CAIRO (Reuters) - An Egyptian politician emerged just ahead of a deadline on Monday as the sole challenger to President Abdel Fattah al-Sisi in a March election the incumbent appears set to win after other candidates withdrew citing repression.
Mousa Mostafa Mousa leads the Ghad party, which had endorsed Sisi for a second term and even organized events to help nominate the former military commander as recently as last week.
Mousa said he would mount a full challenge to Sisi, though opposition activists, journalists, and analysts took to Twitter to dismiss him as a dummy candidate, standing only to give the impression of a full democratic contest.
“This is all theater,” said a shopkeeper outside the Ghad party headquarters in downtown Cairo.
Sisi was elected in 2014, a year after leading the army to oust President Mohamed Mursi, an Islamist. It is the third election since protests in 2011 unseated long-time ruler Hosni Mubarak.
Several leading opposition figures have called for a boycott of the election, slated for March 26-28, saying repression had cleared the field of challengers and left Sisi’s top opponent in jail.
Even before campaigning has officially begun, the United Nations, rights groups and opposition figures criticized the run-up as compromised by arrests, intimidation of opponents and a nomination process stacked in favor of the incumbent.
At a news conference Mousa said the late decision to run came after all other candidates withdrew. He dismissed accusations that his candidacy was being used to present a false sense of competition.
“We are entering a fair and honorable competition in order to win,” said Mousa.
The electoral commission has said it will ensure the vote is fair and transparent.
Would-be candidates were required to register by 2 p.m. (1200 GMT) on Monday after clinching at least 20 nominations from parliament or 25,000 pledges from citizens across the country.
Mousa submitted his official paperwork just minutes before the final deadline. He said he had netted more than 47,000 pledges and the backing of 27 lawmakers.
Sisi’s campaign said on Monday it had received nomination pledges from 915,000 citizens. More than 500 of parliament’s 595 lawmakers had already pledged support for Sisi.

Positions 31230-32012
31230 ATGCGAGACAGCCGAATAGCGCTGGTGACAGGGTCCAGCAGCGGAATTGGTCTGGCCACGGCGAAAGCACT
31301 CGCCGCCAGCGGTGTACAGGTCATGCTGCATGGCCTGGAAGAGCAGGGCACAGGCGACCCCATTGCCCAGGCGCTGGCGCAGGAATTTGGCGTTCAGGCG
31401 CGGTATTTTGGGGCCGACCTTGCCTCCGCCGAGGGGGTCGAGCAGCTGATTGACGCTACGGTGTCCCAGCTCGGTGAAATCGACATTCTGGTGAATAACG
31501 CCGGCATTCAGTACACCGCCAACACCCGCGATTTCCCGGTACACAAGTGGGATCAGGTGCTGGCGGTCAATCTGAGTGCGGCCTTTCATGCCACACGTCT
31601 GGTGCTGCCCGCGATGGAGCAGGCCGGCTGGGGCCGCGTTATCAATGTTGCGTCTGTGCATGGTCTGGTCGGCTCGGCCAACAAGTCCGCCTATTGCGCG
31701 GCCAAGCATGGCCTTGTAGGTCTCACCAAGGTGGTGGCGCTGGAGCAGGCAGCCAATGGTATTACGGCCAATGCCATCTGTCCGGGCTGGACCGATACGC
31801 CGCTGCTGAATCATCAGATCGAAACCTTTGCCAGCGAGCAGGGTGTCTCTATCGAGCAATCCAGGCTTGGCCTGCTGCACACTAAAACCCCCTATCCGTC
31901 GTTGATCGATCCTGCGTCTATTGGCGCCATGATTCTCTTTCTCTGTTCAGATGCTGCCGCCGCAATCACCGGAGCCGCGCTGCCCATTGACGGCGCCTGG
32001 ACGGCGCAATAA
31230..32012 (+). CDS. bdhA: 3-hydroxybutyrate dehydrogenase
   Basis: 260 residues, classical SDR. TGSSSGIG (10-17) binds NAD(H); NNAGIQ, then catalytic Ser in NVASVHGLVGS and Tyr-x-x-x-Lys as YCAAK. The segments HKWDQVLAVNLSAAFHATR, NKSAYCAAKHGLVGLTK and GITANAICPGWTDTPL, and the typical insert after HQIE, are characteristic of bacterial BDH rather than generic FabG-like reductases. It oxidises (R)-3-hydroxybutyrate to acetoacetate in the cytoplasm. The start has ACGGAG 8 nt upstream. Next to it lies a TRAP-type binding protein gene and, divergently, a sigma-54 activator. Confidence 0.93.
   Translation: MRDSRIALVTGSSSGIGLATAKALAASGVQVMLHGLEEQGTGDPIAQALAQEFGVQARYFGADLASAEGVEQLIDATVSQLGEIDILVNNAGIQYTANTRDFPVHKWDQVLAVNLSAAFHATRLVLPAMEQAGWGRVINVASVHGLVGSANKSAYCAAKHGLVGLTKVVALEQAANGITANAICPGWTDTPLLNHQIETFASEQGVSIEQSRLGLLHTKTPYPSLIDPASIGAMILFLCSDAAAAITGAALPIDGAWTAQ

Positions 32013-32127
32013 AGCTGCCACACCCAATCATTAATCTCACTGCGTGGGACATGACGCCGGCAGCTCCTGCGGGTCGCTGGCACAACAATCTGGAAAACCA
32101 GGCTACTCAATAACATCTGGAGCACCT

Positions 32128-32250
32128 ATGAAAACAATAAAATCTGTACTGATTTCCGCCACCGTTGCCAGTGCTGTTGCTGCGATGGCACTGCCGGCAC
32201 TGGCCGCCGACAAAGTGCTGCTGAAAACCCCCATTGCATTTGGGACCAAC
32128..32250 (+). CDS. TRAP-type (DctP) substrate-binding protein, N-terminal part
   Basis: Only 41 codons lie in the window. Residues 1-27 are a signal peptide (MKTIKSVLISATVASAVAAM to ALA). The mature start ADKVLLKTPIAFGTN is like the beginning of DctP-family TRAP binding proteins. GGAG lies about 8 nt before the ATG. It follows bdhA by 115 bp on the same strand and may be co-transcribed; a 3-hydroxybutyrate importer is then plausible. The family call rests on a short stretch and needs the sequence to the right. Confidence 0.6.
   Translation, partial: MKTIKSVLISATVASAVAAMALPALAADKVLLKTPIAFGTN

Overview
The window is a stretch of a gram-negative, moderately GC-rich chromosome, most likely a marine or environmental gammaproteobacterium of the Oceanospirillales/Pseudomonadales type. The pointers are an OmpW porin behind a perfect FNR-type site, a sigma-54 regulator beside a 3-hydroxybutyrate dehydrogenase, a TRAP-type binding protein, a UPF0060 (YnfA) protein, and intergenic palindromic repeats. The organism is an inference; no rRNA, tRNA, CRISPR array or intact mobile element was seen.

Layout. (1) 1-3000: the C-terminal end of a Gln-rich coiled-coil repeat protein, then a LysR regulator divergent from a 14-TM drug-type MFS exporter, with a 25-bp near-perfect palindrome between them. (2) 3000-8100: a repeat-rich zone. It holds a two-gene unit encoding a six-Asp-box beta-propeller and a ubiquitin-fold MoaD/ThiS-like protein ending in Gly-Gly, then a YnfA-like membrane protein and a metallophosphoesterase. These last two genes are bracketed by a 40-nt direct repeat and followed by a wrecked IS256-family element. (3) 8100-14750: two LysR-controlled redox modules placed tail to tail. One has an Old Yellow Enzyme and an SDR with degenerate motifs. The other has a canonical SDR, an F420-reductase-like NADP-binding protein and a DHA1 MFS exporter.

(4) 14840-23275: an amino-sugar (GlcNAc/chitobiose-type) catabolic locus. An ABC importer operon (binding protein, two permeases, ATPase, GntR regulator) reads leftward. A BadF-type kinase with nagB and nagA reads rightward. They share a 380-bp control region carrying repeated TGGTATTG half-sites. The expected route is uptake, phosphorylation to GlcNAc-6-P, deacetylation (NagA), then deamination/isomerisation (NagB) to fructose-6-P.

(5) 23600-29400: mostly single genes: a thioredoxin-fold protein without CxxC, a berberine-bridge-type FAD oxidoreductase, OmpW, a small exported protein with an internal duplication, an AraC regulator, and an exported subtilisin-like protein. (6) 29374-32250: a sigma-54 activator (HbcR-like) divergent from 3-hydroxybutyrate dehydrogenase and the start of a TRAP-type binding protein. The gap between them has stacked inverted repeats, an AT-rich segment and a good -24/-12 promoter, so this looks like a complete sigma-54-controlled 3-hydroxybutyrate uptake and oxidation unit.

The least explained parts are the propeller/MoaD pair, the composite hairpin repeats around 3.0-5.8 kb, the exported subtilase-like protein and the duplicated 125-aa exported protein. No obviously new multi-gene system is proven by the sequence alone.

“We have a respectable program that we are offering to the Egyptian people and we are presenting ourselves just like any other candidate would,” the deputy head of the Ghad party, Mahmoud Mousa, said.
Earlier this week Hisham Genena, a former anti-corruption watchdog chief who had been working to elect former military chief of staff Sami Anan, was attacked and badly wounded outside his home.
Anan’s campaign was considered the strongest challenge to Sisi to date. It was abruptly halted after he was arrested last week and accused of running for office without military permission.
As late as Sunday it appeared likely that Sisi would have no electoral opponents, even as a group of prominent figures spanning the political spectrum announced the first major call to boycott the vote.
Members of Anan’s campaign, former Islamist presidential candidate Abdel Moneim Abol Foutoh, and Mohamed Anwar Sadat, who halted his own presidential bid this month, called for the election to be suspended and said state policies were “removing any opportunity for the peaceful transfer of power”.
Analysts said Mousa’s snap nomination suggested the state was looking to avoid a single-candidate election.
“The Egyptian state does not want this to be described as a referendum internationally, which it would be if there is no challenger whatsoever to Sisi on the ballot,” said H.A. Hellyer, senior non-resident fellow at the Atlantic Council.
“Even if that challenger is someone like Mousa Mostafa Mousa, who is on record as backing Sisi for a second term – the optics seem to be assessed as less problematic if he does run,” Hellyer said.
“It’s going to be an intense competition,” wrote one Twitter user with a screenshot of Mousa’s Facebook page that included a photo of Sisi’s face and the slogan “we support you as president of Egypt” written beneath it.
Reporting by Momen Saeed Attallah, Nadine Awadalla, Mahmoud Mourad, and Eric Knecht; Writing by Eric Knecht; Editing by Matthew Mpoke Bigg and Andrew Heavens